Google Inc. is ready to turn its self-driving car technology into a business and has hired an auto-industry veteran to run it.

Google said John Krafcik, president of online car-shopping service TrueCar Inc., is joining as CEO of its car project in late September. Chris Urmson, the former head of the project, will lead technical development of the autonomous vehicles and software.

Mr. Krafcik is a mechanical engineer with a business degree who made his early career with a data-driven approach focusing on lean manufacturing. He was at Ford Motor Co. from 1990 to 2004, where he held various product-development leadership positions, including chief engineer for the Expedition and Navigator SUVs.

He spent a decade at Hyundai Motor Co., including five years as president and CEO of the U.S. business. He led Hyundai to record sales and boosted the auto maker’s U.S. market share. After the 2008 financial crisis, he oversaw the team that created an “Assurance Program” that let Americans return cars if they lost a job within a year after purchase, helping the company gain sales in a plunging market. His departure after Hyundai didn't renew his contract in late 2013 came as a shock to the automotive community because of his success.

Google doesn’t plan to manufacture its own cars and wants to partner with others to develop the technology, she added. Google has been trying to transform itself from an Internet search engine into a broader enterprise that applies its computing muscle and know-how to big industries such as transportation and health care. The self-driving car project, which started in 2009, was the first public example of the effort and its slow progress is emblematic of Google’s challenges.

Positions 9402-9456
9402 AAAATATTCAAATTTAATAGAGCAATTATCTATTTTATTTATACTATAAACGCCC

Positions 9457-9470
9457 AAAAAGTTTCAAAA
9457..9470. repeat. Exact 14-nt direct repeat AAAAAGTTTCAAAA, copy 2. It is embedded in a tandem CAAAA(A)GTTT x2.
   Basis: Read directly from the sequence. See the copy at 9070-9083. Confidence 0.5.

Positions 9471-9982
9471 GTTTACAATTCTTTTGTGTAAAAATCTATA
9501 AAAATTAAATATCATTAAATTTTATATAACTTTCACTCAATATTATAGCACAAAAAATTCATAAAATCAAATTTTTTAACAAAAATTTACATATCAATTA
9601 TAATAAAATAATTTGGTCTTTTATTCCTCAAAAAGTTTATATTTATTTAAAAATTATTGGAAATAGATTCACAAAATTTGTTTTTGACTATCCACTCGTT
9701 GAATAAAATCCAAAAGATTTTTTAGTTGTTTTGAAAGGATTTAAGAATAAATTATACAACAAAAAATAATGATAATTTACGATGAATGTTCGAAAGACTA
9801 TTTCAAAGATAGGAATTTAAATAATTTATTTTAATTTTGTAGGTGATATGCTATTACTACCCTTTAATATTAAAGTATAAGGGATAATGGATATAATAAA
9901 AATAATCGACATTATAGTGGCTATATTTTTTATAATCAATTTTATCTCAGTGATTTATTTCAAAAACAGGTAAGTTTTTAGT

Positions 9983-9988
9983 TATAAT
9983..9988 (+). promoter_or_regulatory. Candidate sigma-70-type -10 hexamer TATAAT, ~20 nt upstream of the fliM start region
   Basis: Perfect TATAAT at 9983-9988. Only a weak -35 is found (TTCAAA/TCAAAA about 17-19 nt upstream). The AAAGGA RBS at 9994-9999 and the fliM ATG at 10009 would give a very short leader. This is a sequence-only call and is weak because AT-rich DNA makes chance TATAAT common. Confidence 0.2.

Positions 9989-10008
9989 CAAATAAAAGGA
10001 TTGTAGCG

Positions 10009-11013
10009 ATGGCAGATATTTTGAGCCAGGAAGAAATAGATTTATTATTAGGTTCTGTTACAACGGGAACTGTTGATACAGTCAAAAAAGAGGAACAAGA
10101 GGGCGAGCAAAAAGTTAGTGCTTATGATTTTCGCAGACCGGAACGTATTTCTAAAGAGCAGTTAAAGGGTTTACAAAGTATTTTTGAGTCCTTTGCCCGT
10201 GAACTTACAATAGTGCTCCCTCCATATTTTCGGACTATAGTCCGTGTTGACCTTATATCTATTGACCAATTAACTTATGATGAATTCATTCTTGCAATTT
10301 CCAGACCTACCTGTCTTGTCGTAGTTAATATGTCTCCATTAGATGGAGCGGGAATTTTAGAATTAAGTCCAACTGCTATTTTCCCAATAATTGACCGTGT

Google’s self-driving prototypes are being tested on public roads in urban areas of California and more recently Austin, Texas. But there have been few signs so far that Google is close to making the vehicles in enough volume to create a money-making product or service. Google veteran Claire Hughes Johnson joined the car project in January 2014 to work on potential business models, but left nine months later in part because the project was still too far from becoming a viable business. In a 2014 speech, she suggested that Google cars would probably be used as an on-demand service, rather than purchased by individuals.